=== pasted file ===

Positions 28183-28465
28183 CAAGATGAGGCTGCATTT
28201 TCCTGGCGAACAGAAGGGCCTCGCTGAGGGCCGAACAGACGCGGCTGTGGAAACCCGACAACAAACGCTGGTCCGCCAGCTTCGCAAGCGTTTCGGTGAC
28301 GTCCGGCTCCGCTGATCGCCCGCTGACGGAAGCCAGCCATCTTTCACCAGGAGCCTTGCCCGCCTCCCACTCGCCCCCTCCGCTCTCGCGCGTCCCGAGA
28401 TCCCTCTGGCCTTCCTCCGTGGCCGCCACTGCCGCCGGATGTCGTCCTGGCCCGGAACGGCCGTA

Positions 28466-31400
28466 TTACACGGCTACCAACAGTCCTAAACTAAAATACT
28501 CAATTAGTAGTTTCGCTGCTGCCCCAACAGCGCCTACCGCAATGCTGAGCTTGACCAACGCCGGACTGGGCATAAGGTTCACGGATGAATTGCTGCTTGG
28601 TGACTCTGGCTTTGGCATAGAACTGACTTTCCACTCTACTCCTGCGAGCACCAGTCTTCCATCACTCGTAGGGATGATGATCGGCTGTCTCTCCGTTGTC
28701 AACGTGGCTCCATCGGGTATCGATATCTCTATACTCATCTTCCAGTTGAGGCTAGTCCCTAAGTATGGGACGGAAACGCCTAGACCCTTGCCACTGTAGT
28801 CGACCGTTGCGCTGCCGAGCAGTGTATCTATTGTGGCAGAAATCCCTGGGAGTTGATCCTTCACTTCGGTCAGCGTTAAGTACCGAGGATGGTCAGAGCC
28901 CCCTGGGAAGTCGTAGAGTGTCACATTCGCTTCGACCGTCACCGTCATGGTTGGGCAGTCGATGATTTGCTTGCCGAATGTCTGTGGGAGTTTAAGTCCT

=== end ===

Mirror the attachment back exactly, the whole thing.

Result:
Positions 28183-28465
28183 CAAGATGAGGCTGCATTT
28201 TCCTGGCGAACAGAAGGGCCTCGCTGAGGGCCGAACAGACGCGGCTGTGGAAACCCGACAACAAACGCTGGTCCGCCAGCTTCGCAAGCGTTTCGGTGAC
28301 GTCCGGCTCCGCTGATCGCCCGCTGACGGAAGCCAGCCATCTTTCACCAGGAGCCTTGCCCGCCTCCCACTCGCCCCCTCCGCTCTCGCGCGTCCCGAGA
28401 TCCCTCTGGCCTTCCTCCGTGGCCGCCACTGCCGCCGGATGTCGTCCTGGCCCGGAACGGCCGTA

Positions 28466-31400
28466 TTACACGGCTACCAACAGTCCTAAACTAAAATACT
28501 CAATTAGTAGTTTCGCTGCTGCCCCAACAGCGCCTACCGCAATGCTGAGCTTGACCAACGCCGGACTGGGCATAAGGTTCACGGATGAATTGCTGCTTGG
28601 TGACTCTGGCTTTGGCATAGAACTGACTTTCCACTCTACTCCTGCGAGCACCAGTCTTCCATCACTCGTAGGGATGATGATCGGCTGTCTCTCCGTTGTC
28701 AACGTGGCTCCATCGGGTATCGATATCTCTATACTCATCTTCCAGTTGAGGCTAGTCCCTAAGTATGGGACGGAAACGCCTAGACCCTTGCCACTGTAGT
28801 CGACCGTTGCGCTGCCGAGCAGTGTATCTATTGTGGCAGAAATCCCTGGGAGTTGATCCTTCACTTCGGTCAGCGTTAAGTACCGAGGATGGTCAGAGCC
28901 CCCTGGGAAGTCGTAGAGTGTCACATTCGCTTCGACCGTCACCGTCATGGTTGGGCAGTCGATGATTTGCTTGCCGAATGTCTGTGGGAGTTTAAGTCCT